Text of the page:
Every healthcare organization that moves to an electronic health record (EHR) system must be ready with a strategy to deal with their existing paper patient records. Many healthcare organizations have moved into hybrid medical records, where data is recorded on a combination of paper, scanned and electronic forms. Electronic document management system (EDMS) technology provides a method to scan and archive paper document images, and track and store electronic documents.
Healthcare organizations struggle with challenges of managing paper-based health information in conjunction with electronic health records (EHRs).
EDMS is a set of computer programs that includes technologies for capturing paper-based documents as scanned images. EDMS embody a wide array of functionality and may be employed by a wide range of departments. Frequently, the health information management (HIM) department oversees the EDMS for the medical records. Independent EDMS may be found in areas like emergency department, radiology, PFS, and human resources.
Document imaging systems (DIMS) only capture images of forms for storage in a computer system for future retrieval. EDMS also consist of technologies for receiving and storing digital documents such as computer output laser disk (COLD) documents (electrocardiograms [EKGs], lab results, transcribed reports, voice files) generated by other internal computer systems.
The scanned data is essentially locked within the scanned document and is not available for reporting, preventive reminders, or decision support. In contrast, much of the data in EHRs, such as lab values, vital signs, and medications, are stored in a searchable database.
While you can retrieve information from scanned documents, it is a labor intensive, manual process. Reports are much easier to compile with EHRs.
EDMS functionality is frequently integrated into electronic document/content management (ED/CM) systems. These systems combine added functionality such as website management with workflow tools, standard templates and access rights.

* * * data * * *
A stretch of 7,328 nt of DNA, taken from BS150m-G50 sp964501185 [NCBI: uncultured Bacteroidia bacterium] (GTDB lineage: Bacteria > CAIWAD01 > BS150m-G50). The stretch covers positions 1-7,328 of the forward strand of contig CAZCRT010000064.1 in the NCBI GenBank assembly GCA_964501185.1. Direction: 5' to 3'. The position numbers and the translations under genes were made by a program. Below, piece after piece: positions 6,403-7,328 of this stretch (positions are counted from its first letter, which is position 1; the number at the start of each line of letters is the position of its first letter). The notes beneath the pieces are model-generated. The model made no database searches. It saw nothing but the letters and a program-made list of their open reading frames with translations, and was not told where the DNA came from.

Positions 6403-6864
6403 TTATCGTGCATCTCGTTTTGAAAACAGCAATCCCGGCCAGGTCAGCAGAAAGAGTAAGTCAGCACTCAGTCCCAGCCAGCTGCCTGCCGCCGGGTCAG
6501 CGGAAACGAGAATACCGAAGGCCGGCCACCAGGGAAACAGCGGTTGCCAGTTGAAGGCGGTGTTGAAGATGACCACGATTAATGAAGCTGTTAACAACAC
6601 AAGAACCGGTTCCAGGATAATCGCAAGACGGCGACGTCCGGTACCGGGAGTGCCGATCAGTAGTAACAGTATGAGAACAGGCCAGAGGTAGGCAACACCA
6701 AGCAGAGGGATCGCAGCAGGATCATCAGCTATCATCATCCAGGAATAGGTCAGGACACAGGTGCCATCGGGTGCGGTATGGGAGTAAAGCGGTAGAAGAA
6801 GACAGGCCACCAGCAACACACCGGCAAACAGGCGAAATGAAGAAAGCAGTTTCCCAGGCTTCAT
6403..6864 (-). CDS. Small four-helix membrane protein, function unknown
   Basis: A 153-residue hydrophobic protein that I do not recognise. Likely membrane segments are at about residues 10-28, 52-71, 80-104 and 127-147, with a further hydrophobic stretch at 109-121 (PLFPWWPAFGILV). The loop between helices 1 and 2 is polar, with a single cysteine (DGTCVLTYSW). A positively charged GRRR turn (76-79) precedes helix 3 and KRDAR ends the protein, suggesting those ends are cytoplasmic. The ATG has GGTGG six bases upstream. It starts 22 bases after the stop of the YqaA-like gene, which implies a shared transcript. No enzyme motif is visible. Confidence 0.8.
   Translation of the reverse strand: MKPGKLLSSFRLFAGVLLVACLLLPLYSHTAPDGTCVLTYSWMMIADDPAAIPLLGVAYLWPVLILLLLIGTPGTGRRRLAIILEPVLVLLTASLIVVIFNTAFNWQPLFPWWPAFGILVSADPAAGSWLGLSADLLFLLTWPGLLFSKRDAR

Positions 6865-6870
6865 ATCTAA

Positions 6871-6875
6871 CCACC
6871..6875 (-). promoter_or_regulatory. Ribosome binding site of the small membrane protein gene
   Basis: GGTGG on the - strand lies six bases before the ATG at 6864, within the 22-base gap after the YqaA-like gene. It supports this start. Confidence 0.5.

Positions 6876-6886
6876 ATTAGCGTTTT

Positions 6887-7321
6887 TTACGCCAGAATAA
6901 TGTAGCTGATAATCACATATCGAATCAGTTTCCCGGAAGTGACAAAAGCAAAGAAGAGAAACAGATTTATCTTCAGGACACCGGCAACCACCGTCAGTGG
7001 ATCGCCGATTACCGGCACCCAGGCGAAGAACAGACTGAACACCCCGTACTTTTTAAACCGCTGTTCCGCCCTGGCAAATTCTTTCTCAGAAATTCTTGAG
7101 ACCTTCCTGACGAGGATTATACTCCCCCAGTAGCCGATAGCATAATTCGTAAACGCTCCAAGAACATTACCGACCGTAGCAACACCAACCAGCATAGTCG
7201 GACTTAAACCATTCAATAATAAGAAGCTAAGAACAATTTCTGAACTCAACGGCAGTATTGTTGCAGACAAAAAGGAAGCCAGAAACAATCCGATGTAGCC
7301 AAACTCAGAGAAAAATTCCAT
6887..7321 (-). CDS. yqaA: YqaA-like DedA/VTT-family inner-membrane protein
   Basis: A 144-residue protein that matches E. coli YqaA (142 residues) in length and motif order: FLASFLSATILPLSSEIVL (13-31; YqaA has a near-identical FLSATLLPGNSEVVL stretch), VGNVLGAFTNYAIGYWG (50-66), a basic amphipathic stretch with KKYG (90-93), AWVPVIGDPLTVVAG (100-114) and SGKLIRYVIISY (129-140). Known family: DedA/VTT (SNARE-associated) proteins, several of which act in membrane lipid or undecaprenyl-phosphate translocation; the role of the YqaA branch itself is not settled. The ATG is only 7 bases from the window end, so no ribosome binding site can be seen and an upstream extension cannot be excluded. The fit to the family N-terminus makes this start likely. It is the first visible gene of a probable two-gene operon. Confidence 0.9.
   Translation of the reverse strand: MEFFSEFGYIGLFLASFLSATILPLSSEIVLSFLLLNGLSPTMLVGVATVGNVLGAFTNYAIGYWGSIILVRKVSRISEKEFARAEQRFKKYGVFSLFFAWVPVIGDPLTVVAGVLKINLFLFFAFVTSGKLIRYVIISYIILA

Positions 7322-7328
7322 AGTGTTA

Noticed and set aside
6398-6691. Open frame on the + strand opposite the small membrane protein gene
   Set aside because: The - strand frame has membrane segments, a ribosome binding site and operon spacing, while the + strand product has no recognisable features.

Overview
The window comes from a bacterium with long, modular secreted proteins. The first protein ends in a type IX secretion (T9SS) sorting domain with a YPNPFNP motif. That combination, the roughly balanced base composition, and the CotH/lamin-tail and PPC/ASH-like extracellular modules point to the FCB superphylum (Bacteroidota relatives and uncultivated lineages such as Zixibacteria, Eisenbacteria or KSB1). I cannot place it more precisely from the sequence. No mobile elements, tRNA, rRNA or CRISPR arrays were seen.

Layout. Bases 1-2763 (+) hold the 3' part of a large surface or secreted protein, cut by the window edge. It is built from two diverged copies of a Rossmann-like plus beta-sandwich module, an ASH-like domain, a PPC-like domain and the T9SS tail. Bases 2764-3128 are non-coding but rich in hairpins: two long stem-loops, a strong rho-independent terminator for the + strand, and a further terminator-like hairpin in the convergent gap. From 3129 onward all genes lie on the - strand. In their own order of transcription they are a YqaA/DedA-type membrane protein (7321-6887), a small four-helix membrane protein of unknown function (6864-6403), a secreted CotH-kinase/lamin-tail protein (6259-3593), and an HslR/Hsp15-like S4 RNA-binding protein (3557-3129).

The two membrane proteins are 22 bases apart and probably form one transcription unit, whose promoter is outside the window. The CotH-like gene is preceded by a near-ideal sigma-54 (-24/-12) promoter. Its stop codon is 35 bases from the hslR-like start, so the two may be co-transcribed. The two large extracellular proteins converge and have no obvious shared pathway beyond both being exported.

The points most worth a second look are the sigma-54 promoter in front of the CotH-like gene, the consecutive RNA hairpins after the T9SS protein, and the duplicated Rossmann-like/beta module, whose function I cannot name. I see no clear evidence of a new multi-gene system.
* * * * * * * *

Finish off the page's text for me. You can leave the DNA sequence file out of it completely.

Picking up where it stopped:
The automated capability of EHRs makes them powerful tools for pulling together the right information at the right time in the service of patient care.
EDMS can also be integrated with workflow technology.
Workflow technology guides work on documents. It can govern when a record is ready for coding and put it into the suitable coder’s work queue. At the same time, the PFS department may access the documents for reference to generate a claims attachment.
The EDMS consist of tools that enable the scanning of paper medical records and capture of data already in an electronic format (faxes, Word documents, PDFs, and more) for scalable storage, swift retrieval, standardized workflow routing, commanding search capabilities, flexible access, archiving options and final disposition.
The EDMS system has strong security management capabilities based on customizable user permissions.
The capacity to select blocks of text to view is great, while work distribution for processing is effortless. Keep in mind that EDMS chiefly affords access to what was originally paper record content from multiple locations.
EDMS is frequently utilized as an interim technology or bridge strategy (Rhodes and Dougherty 2003) along a migration path to the EHR or as a supplemental technology to achieve a totally paperless situation.
Several EDMS rely on a comprehensive process for data storage, including metadata.
The metadata of a medical record will provide straightforward access to vital details that will help those who are searching archives. In many cases, the specific documentation for original storage protocols is a major part of what makes an EDMS so valuable to a healthcare organization.
Rhodes, H., and M., Dougherty. 2003. Practice brief: Document imaging as a bridge to the EHR. Journal of AHIMA 74(6):56A-56G.